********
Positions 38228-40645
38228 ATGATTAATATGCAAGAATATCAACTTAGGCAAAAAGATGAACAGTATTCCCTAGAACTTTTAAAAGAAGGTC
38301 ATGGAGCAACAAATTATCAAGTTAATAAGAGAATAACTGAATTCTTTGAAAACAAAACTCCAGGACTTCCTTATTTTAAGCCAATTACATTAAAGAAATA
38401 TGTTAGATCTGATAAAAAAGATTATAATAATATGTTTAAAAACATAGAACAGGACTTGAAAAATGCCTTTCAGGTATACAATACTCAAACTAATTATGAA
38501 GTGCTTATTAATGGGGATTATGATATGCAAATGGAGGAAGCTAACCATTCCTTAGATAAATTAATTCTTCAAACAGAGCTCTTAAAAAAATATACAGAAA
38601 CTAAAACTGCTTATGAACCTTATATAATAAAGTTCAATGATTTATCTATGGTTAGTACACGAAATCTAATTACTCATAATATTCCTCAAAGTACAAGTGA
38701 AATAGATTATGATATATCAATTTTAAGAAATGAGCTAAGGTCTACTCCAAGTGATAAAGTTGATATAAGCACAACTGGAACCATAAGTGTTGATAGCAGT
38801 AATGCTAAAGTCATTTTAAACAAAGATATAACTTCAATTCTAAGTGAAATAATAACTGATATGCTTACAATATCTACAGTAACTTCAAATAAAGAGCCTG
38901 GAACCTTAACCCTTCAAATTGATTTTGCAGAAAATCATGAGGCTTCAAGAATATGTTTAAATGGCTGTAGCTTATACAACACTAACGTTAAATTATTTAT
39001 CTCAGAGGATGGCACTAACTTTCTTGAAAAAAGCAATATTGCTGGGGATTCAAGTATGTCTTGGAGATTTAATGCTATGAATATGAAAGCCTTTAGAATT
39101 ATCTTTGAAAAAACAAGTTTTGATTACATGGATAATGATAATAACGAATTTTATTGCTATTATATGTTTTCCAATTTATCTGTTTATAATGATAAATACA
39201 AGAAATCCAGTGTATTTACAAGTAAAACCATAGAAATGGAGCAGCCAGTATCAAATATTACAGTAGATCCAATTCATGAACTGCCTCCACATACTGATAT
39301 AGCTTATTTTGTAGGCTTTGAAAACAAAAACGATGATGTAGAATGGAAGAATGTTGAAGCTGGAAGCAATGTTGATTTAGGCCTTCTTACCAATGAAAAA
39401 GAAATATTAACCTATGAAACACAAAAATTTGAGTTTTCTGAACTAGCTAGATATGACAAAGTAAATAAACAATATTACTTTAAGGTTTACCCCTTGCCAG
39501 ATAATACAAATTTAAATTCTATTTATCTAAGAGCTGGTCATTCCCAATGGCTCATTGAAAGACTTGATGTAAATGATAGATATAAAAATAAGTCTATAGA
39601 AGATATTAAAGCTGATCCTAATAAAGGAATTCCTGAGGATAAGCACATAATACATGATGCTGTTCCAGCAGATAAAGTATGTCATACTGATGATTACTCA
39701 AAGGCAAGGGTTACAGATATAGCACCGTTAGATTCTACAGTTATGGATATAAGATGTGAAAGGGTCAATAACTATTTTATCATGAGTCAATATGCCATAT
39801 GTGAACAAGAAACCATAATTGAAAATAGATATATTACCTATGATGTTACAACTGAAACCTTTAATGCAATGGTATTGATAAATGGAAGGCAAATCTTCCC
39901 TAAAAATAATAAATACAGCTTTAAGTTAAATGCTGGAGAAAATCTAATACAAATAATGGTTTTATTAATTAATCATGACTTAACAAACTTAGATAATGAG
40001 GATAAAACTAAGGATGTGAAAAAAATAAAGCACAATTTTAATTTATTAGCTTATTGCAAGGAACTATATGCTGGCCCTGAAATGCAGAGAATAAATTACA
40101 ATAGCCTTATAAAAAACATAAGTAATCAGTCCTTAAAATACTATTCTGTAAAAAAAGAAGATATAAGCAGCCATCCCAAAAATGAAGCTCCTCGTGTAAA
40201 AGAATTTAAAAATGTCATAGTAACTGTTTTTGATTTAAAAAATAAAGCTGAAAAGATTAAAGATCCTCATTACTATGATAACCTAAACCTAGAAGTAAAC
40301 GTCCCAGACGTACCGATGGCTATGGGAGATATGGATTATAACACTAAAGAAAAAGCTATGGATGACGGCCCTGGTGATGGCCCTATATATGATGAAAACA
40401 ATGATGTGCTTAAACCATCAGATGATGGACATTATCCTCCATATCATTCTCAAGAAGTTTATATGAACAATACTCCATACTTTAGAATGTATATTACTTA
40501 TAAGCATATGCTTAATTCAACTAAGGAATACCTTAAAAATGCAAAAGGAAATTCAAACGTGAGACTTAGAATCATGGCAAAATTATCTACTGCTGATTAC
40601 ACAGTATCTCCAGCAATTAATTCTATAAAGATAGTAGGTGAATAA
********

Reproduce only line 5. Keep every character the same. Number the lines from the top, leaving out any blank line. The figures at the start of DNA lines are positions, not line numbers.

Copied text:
38501 GTGCTTATTAATGGGGATTATGATATGCAAATGGAGGAAGCTAACCATTCCTTAGATAAATTAATTCTTCAAACAGAGCTCTTAAAAAAATATACAGAAA